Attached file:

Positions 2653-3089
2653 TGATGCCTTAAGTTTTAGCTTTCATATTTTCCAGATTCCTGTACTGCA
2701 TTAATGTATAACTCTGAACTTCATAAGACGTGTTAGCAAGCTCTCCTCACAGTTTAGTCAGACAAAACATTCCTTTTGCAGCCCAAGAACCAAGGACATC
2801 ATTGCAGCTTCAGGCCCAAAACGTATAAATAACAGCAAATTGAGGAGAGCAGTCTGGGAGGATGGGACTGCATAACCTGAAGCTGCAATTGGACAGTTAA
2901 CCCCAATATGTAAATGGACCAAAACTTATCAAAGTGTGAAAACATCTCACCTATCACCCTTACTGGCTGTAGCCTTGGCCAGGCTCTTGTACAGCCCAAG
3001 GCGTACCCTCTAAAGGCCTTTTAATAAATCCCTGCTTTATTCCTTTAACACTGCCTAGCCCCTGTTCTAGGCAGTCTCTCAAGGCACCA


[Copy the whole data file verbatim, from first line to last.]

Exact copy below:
Positions 2653-3089
2653 TGATGCCTTAAGTTTTAGCTTTCATATTTTCCAGATTCCTGTACTGCA
2701 TTAATGTATAACTCTGAACTTCATAAGACGTGTTAGCAAGCTCTCCTCACAGTTTAGTCAGACAAAACATTCCTTTTGCAGCCCAAGAACCAAGGACATC
2801 ATTGCAGCTTCAGGCCCAAAACGTATAAATAACAGCAAATTGAGGAGAGCAGTCTGGGAGGATGGGACTGCATAACCTGAAGCTGCAATTGGACAGTTAA
2901 CCCCAATATGTAAATGGACCAAAACTTATCAAAGTGTGAAAACATCTCACCTATCACCCTTACTGGCTGTAGCCTTGGCCAGGCTCTTGTACAGCCCAAG
3001 GCGTACCCTCTAAAGGCCTTTTAATAAATCCCTGCTTTATTCCTTTAACACTGCCTAGCCCCTGTTCTAGGCAGTCTCTCAAGGCACCA